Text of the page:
Archive for December, 2012
Last night was yet another wonderful opportunity to try some wines with a little bottle age to them. Here are some of the highlights.
On this night we had the opportunity to try THREE 2006 red Burgundies side by side. We started the trio with a Premier Cru from one of our all time favorite Burgundy masters, Robert Chevillon. While this house has quite a stable of Premier Cru holdings, we find Roncieres to be something unique. This roughly 1 hectare vineyard is contiguous to Pruliers in the southern part below the village. While it typically does not show the nobility or refinement of Les St Georges, Cailles or Vaucrain, it does display a musky, intriguingly rustic edge we like. On this night the 2006 was the most open & showy of the 3 with wonderful perfume, interesting-ness & class. It also was the most open palate wise too with a seamless-ness & completeness from beginning to end. The 2006 is a really pretty wine.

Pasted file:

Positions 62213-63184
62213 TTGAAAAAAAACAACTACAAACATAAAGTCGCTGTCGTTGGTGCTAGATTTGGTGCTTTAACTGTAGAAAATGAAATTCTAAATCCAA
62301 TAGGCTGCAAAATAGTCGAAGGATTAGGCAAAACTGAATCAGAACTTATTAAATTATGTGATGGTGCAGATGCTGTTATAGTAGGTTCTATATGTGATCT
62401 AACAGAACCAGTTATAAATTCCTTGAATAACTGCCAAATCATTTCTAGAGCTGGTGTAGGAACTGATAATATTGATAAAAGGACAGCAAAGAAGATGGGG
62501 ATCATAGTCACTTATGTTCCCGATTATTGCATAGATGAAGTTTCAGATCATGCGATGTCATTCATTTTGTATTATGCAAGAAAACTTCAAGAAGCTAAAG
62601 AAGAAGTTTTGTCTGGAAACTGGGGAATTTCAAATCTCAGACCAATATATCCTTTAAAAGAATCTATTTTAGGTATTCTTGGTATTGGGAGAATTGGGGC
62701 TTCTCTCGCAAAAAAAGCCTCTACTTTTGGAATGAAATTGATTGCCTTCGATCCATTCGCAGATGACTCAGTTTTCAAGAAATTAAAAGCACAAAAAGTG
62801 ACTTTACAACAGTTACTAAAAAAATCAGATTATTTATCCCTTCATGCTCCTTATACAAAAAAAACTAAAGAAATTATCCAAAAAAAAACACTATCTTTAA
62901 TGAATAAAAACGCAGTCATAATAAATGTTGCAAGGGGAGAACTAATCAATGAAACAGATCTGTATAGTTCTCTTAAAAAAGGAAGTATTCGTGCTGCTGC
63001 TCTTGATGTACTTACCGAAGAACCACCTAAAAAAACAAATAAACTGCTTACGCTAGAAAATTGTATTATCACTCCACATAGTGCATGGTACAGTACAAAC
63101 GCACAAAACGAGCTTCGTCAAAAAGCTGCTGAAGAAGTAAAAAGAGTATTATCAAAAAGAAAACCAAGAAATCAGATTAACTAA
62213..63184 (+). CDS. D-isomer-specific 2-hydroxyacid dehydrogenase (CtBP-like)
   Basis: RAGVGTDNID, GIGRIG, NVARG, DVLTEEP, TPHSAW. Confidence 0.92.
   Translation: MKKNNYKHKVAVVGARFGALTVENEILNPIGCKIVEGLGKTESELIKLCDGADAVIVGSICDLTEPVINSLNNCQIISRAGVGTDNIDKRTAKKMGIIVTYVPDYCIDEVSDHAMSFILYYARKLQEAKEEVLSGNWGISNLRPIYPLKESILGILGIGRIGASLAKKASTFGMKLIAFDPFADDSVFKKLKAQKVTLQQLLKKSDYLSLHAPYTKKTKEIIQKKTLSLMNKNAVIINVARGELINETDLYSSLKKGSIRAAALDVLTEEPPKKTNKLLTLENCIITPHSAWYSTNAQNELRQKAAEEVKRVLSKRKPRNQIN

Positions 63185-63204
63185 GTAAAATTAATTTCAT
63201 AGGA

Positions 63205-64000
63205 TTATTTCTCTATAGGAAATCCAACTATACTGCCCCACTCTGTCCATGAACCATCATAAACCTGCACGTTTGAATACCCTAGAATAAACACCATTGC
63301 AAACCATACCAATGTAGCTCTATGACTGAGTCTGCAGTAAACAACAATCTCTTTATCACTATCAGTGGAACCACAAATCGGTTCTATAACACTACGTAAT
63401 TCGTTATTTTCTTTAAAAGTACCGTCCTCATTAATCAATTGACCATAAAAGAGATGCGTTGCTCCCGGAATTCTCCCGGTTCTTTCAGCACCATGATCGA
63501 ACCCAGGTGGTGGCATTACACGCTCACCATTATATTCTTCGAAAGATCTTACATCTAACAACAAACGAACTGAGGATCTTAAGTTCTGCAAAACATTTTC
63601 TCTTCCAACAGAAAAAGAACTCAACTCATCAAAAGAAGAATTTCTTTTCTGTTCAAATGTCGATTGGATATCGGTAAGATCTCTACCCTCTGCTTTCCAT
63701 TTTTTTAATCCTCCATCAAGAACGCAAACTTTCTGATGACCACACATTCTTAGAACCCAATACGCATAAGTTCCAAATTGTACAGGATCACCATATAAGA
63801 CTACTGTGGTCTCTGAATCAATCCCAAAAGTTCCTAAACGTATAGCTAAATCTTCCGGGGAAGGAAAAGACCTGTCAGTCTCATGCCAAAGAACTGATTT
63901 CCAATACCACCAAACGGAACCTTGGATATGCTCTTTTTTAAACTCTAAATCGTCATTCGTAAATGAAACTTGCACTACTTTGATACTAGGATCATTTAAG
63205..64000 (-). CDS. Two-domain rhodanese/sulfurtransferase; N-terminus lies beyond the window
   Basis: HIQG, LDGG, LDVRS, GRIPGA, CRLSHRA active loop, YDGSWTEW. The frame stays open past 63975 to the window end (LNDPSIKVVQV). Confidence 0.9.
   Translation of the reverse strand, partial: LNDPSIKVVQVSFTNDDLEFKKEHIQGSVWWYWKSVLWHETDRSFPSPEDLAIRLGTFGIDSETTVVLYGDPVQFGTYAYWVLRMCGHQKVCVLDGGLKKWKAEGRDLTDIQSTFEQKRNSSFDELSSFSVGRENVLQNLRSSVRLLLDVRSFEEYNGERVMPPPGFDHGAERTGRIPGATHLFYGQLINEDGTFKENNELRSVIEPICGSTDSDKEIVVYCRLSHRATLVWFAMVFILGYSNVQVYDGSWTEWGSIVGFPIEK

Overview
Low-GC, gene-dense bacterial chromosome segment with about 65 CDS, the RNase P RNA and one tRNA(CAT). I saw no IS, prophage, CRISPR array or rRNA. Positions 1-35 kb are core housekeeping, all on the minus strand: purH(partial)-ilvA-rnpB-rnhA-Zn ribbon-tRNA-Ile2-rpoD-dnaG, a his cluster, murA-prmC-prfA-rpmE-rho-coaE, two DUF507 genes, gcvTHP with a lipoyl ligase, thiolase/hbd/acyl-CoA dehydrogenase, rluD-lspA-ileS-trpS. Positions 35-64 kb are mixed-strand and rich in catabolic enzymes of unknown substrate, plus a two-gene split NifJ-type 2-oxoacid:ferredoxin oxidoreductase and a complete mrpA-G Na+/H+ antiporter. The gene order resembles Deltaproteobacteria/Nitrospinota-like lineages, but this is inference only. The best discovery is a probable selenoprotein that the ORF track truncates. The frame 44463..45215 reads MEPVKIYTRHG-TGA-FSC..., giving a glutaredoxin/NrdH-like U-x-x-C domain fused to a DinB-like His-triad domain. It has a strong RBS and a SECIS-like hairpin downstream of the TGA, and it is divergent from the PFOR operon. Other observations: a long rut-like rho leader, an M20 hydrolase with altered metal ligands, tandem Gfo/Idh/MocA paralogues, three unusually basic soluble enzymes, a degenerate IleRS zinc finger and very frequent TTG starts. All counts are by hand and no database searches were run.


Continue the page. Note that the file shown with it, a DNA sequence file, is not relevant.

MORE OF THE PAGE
2006 Bouchard Pere & Fils Volnay Caillerets Ancienne Cuvee Carnot”
The Bouchard family, under the Bouchard Pere & Fils label, have quite a portfolio of stellar vineyard holdings up & down Burgundy. I was surprised to see that they actually own roughly 7.7 acres in this prime Premier Cru vineyard of Volnay. The 2006 was quite understated & much more delicately nuanced than the previous Chevillon wine, but still had the pedigree of Premier Cru. I loved its enticing, more alluring perfume & how ethereal it seemed on the palate. I think this will be a very pretty wine with some more bottle age.
2006 Lucien Boillot Gevrey Chambertin Premier Cru “Cherbaudes”